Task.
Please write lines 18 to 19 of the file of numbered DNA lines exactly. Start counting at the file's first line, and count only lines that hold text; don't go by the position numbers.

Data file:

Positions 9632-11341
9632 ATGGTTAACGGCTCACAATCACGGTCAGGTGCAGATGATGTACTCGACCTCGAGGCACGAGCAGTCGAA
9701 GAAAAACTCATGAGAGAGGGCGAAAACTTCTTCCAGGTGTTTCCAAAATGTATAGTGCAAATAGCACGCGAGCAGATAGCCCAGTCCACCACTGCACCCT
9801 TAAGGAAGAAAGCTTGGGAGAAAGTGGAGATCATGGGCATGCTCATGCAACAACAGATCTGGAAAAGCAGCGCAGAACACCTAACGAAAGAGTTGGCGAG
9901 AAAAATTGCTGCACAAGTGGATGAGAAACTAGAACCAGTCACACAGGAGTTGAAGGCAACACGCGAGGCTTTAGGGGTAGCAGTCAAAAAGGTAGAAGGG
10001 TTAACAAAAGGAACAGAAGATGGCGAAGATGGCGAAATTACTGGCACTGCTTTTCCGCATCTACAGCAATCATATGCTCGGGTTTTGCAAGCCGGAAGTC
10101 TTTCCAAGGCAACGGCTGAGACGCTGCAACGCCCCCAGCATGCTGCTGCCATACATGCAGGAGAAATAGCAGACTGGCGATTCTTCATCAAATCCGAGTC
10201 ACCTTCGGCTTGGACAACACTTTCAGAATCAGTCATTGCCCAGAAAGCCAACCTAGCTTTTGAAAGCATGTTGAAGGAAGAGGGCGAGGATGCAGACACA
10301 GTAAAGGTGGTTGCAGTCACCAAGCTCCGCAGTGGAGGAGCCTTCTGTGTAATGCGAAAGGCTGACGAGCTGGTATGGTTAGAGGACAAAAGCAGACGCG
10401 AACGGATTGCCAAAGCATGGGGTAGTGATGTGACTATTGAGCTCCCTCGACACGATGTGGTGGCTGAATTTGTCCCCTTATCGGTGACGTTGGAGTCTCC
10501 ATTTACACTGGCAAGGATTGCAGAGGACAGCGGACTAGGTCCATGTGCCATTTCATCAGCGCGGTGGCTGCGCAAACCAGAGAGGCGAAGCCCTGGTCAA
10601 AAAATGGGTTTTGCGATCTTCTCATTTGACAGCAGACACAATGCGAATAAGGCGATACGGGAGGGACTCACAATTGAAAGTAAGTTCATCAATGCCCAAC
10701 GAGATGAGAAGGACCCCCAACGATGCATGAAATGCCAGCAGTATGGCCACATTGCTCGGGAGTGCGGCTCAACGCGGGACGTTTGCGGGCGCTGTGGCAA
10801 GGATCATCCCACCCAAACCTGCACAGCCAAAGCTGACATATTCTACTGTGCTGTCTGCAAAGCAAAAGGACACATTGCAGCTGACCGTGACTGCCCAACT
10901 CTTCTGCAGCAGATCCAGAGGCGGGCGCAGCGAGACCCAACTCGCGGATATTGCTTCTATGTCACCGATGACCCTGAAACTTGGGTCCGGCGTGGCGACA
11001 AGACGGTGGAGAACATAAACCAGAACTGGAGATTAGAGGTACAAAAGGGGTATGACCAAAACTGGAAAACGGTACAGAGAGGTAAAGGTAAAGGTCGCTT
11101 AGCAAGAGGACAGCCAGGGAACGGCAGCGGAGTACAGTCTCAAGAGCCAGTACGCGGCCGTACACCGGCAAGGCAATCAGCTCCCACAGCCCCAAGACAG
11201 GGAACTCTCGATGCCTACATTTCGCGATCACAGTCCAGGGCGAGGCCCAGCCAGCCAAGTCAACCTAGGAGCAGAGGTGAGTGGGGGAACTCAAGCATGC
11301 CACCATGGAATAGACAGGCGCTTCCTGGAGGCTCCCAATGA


11201 GGAACTCTCGATGCCTACATTTCGCGATCACAGTCCAGGGCGAGGCCCAGCCAGCCAAGTCAACCTAGGAGCAGAGGTGAGTGGGGGAACTCAAGCATGC
11301 CACCATGGAATAGACAGGCGCTTCCTGGAGGCTCCCAATGA